Tuesday, September 28, 2010

What We've been Eating

Ryan informed me around 10:30 p.m. tonight that he "just wants to eat."

A few minutes later, I found him in the kitchen consuming this triple-decker PB&J:

Less than half an hour later, he wandered into the bedroom eating a pork taco:

What has gotten into this man?????

I, for one, have been digging late-night hot chocolate lately.  The weather has turned cool here in Buffalo.  I hope snow is still far in the distance, but I do love breaking out my comfy sweaters and watching the leaves change colors.

I plan to bake pumpkin chocolate chip muffins for my students to celebrate October 1.  I will also decorate my classroom with spooky ghost decor.

Autumn is wonderful.

Sunday, September 19, 2010

Cookie Dough Sales

Meet Ebony:

Ebony is my neighbor.  She rang the doorbell today and asked me to buy some cookie dough for her school fundraiser.  How could I say no to that cute face?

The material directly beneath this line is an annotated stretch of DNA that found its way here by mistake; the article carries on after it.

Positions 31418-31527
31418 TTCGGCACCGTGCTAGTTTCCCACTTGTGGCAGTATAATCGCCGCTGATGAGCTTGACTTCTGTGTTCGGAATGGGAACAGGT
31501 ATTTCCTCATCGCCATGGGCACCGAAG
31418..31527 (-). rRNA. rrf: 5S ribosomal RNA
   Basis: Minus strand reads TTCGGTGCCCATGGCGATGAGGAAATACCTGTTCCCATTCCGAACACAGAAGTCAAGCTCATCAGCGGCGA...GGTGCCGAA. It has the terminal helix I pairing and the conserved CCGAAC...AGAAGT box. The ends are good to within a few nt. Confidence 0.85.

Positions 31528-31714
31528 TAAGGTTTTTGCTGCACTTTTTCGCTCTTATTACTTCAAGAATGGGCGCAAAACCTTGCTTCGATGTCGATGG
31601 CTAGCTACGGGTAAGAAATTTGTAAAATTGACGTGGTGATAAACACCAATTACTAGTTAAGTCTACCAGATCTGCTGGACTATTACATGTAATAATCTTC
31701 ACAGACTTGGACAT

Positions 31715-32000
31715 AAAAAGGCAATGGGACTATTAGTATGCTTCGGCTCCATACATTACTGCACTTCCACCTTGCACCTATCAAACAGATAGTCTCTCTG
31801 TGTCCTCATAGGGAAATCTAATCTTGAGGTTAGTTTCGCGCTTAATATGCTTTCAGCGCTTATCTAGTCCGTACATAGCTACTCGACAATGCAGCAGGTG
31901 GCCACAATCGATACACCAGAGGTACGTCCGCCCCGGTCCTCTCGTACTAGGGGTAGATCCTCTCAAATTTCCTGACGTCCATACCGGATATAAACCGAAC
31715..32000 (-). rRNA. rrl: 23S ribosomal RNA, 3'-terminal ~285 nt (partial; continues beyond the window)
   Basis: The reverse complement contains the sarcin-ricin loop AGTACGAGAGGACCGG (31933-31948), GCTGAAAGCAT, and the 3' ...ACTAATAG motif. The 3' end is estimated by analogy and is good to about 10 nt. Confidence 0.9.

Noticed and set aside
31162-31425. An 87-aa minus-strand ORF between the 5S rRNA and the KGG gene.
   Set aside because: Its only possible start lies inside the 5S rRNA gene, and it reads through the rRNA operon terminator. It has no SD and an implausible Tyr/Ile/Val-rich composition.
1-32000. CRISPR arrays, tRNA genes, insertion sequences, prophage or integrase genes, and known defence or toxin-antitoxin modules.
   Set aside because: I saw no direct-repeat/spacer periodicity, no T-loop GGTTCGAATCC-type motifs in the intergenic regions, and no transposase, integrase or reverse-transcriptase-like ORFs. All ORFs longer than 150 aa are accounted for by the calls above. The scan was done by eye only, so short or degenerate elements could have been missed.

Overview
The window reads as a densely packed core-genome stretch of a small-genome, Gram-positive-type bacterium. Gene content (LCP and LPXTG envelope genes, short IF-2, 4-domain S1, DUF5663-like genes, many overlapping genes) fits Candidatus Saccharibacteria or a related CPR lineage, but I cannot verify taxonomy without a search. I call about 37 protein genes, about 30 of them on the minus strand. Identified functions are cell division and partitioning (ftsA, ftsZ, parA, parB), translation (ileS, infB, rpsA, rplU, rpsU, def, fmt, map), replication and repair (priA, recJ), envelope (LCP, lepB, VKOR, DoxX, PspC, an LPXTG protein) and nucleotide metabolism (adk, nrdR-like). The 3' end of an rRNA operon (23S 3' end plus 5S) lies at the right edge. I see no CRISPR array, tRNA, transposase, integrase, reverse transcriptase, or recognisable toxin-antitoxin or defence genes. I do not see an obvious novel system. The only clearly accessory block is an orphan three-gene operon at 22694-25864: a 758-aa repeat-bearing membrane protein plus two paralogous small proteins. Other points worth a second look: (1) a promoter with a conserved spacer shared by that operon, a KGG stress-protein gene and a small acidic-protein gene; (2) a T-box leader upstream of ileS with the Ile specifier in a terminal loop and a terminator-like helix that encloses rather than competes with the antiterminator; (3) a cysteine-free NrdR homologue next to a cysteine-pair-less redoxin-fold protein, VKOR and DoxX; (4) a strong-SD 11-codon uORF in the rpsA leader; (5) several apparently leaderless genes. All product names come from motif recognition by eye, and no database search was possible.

So I started perusing the brochure, and my mouth immediately started watering.  In my mind, I was saying (imagine a Homer Simpson voiceover), "Chocolate Chunk...White Chocolate Macadamia Nut...Double Chocolate Chip...Snickerdoodle...Peanut Butter Cup..."

Here, I better give you some visuals, so you can experience what I did:

Okay, I'll stop now.

As I was hearing Homer Simpson's voice in my head, drooling over the cookies, I suddenly saw a vision into the future:  It was me, in the middle of the night, grading papers at the kitchen table with a spoon in one hand and a tub of cookie dough in the other.

Uh, was that a vision of the future or a vision of the recent past?

Anyway, I snapped out of my dream-like state (Ebony was probably starting to question my sanity), and I went ahead and placed my order:

Chocolate Chip Walnut.

I gave her the money and closed the door feeling very proud of myself.  You see, I am allergic to walnuts.  But guess who isn't?

Sorry, Ry, but I just had to use this pic--my cute little Eagle Scout.